Australian headquartered global insurance and reinsurance group QBE saw a steep increase in reinsurance recoveries in the first-half of the year, which helped to offset elevated natural catastrophe and severe weather claims for the company.
QBE has reported AU $2.14 billion of reinsurance and other recoveries revenue for the half-year, which is not a true reinsurance only benefit, but is the closest figure reported.
It’s significantly higher than the AU $901 million reported for the prior year period, as events such as the severe flooding in Australia earlier this year drove large recoveries under reinsurance arrangements, it seems.
QBE’s Group Chief Financial Officer, Inder Singh, said that, “QBE’s underwriting performance remained resilient in the first half of 2022, despite economic uncertainty, higher inflation, geopolitical tensions and record storm and flood events in Australia.”
The east coast Australia storms and floods added 9.8% of net catastrophe claims costs, while overall net catastrophe claims reported for the first half were AU $454 million, or 6.3% of net earned premium, which was down on the prior year.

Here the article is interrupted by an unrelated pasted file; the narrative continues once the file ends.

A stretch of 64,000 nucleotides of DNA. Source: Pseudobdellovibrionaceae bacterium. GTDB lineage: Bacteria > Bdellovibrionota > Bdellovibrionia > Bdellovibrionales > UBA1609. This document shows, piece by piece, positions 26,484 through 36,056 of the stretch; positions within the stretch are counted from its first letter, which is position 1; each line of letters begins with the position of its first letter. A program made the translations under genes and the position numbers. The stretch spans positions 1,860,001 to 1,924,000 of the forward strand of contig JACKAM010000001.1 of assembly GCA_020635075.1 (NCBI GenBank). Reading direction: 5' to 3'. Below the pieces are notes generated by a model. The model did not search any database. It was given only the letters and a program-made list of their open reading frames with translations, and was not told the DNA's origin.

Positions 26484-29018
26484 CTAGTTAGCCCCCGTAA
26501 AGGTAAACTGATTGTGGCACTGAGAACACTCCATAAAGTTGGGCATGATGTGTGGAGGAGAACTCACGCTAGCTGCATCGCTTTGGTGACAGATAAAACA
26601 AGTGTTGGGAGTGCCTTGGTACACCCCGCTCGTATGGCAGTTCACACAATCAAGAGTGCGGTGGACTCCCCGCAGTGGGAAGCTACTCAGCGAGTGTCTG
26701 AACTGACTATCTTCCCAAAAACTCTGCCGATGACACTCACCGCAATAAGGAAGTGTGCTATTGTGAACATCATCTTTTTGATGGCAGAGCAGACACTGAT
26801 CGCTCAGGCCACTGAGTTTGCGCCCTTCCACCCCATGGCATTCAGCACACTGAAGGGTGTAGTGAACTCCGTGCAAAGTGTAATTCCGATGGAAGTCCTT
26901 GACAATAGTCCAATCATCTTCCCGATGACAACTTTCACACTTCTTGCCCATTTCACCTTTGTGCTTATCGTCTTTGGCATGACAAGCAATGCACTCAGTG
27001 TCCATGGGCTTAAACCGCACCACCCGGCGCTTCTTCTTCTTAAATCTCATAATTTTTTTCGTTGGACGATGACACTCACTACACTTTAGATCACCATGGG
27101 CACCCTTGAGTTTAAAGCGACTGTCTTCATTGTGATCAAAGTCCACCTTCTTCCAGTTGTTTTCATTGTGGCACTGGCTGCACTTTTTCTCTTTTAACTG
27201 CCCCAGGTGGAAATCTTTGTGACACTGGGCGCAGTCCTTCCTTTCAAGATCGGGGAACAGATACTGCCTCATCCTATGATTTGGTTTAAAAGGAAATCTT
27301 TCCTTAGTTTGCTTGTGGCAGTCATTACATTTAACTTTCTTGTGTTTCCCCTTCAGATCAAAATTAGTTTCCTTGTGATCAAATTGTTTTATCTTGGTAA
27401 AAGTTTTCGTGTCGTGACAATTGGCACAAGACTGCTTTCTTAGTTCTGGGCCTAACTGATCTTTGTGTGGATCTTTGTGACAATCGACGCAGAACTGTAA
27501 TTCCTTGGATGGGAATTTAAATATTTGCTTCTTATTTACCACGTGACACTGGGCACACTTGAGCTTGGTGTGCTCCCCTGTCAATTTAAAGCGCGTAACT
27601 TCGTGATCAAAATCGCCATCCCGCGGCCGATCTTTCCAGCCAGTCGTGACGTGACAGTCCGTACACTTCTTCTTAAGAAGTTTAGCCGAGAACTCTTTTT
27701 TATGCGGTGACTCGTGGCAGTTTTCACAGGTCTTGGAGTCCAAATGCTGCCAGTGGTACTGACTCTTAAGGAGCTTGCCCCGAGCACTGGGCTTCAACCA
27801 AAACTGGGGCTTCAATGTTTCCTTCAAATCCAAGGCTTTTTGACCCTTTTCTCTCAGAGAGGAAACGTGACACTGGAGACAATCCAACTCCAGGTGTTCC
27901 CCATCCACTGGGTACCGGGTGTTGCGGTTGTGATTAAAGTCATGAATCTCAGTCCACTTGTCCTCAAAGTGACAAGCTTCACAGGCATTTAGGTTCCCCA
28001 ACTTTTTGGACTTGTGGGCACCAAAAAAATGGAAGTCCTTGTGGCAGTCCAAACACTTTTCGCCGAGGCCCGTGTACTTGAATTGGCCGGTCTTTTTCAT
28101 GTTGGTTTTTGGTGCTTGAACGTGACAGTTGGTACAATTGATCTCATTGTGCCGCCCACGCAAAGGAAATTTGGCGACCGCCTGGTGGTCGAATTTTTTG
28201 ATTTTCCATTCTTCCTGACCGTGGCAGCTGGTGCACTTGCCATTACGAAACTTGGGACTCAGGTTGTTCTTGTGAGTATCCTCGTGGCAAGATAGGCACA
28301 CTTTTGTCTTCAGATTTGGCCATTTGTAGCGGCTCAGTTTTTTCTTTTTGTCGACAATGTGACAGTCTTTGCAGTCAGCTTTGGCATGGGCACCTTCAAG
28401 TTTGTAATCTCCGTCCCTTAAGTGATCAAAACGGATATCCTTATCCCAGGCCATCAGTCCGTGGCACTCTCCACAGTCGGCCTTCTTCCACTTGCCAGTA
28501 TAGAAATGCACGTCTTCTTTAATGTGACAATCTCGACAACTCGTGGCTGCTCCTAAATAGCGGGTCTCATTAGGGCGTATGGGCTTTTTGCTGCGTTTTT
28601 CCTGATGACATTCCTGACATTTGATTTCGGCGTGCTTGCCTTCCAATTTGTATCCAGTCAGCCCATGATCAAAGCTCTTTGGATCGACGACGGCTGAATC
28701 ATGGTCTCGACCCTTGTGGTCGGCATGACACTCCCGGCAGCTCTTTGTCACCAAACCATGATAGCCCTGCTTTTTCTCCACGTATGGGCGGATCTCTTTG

But the main reason for that decline seems to have been reinsurance, as gross claims would have been far higher year-on-year, the data suggests.
$75 million of those catastrophe claims are related to the conflict in Ukraine and without those the net cat burden would actually have been below budget, QBE’s CFO said this morning.
During the first-half of the year, as well as benefiting from reinsurance, QBE has also been using it to de-risk further, especially from US catastrophe risks.
CEO Andrew Horton said that, “Additional reinsurance and initiatives to de-risk property catastrophe exposure have helped reduce portfolio volatility.”
The increasing use of reinsurance, which we saw at QBE’s January renewal this year, has driven much higher reinsurance costs as well.
QBE reported that its reinsurance expense rose 33% to $1.868 billion, up from $1.409 billion in the prior year period.
QBE now aims to reduce its US coastal wind exposure this year by more than 30%, which will also be supported through use of reinsurance, as well as underwriting actions.
In Australia, the severe storms and flooding elevated the net catastrophe claims ratio to 9.8% for H1 2022, up from the prior years 8.2%, even after reinsurance support.